We have Asian children, and we don't feel like people stare at us. In general, Brazil is very diverse with lots of Japanese-Brazilians who have been here for decades.
But, we have children who are a different race than we are, but we don't feel particularly discriminated against or stared at anymore here than anywhere else.
6. What have been the highlights of your time in this country? Best trips or experiences?
Best beaches in the world. Great travel opportunities. Easy weekend trips to Rio and to the beaches in Sao Paulo state. It's a huge, beautiful country, and the domestic flights are reasonable.
7. What are some interesting/fun things to do in the area? Can you recommend any “hidden gems"?
Everyone goes to the big Ibirapuera Park, but there are plenty of cute little pocket parks scattered around town. (Trianon, Burle Marx, Severo Gomes, Parque do Povo). Many of them feel like the Atlantic rainforest; some have monkeys. There's also a huge nature preserve north of the city, Parque Estadual da Cantareira, which has great hikes.
8. Is this a "shopping post"? Are there interesting handicrafts, artwork, antiques, or other items that people typically buy there?
Learn to find your local feira, a weekend market where they sell fresh produce. The price is good, and the fruit is spectacular.
9. What are the particular advantages of living in this city?
Sao Paulo is a great post, especially if you like big cities. It's a sprawling cosmopolitan city with art, culture, museums, city parks and good restaurants. Maybe it's not the most lovely city in the world, and the traffic can be rough, but my family is comfortable here. Nice government housing, excellent schools for the kids, large American community. You can also get nearly everything you need here; no need to import everything. It used to be thought of as an expensive post, but the dollar is very strong in 2015, making Sao Paulo a bargain for Americans.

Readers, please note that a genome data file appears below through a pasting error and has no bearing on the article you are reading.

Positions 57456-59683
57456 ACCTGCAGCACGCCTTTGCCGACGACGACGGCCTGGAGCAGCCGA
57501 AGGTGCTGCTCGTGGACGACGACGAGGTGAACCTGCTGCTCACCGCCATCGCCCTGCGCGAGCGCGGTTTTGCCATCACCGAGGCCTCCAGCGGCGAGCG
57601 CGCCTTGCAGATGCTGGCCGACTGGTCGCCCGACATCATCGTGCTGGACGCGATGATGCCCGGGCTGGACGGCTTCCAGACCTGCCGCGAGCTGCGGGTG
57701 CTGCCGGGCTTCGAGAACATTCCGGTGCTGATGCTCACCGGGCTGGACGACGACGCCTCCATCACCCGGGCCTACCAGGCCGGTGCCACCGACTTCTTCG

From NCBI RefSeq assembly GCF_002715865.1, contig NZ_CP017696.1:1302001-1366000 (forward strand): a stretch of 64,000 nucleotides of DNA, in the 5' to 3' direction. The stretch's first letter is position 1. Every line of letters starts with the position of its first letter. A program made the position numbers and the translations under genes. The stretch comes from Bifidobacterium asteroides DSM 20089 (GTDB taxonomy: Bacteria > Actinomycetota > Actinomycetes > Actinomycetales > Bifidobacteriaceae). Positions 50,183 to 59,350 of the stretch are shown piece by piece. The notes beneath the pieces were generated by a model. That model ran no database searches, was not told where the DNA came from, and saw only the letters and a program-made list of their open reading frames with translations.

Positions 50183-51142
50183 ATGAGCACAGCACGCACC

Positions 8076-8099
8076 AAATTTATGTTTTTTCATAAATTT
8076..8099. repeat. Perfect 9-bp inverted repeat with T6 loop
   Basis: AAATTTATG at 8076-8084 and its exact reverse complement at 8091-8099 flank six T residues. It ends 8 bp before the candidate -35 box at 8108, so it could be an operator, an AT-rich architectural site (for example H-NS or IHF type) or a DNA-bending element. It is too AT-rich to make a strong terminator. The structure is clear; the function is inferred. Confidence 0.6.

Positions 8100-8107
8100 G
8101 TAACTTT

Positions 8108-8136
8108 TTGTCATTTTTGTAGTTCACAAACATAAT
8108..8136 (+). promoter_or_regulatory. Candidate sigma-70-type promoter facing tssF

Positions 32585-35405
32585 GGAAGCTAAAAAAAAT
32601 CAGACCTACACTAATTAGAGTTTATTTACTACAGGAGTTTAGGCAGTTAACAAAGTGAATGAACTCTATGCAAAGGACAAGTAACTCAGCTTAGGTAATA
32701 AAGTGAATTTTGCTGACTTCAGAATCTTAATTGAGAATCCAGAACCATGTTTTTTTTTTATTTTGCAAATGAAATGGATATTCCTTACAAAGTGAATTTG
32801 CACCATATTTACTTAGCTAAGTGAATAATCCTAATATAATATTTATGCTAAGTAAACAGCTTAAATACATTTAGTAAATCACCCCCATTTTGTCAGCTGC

10. Can you save money?
Yes. As long as the exchange rate stays at 3-to-1 or better.
Words of Wisdom:
1. What do you wish you had known about this particular city/country before moving there?
That you don't need to bring everything with you. That almost everything can be purchased here. Including peanut butter, and wine, and maple syrup.
2. Knowing what you know now, would you still move to this city?
Of course. It's the most important country in South America, and a comfortable place to live, with gorgeous scenery and opportunities for travel. Sure, Sampa can be a little gray, but it's a vibrant and interesting place.
3. But don't forget your:
Vanilla extract and chocolate chips, for those of you who like to bake. Also, Southerners take note, you can't find grits here.
It's also hard to buy clothing here. It can be more expensive and of less quality, especially children's clothes. You will likely want to do most clothes shopping online.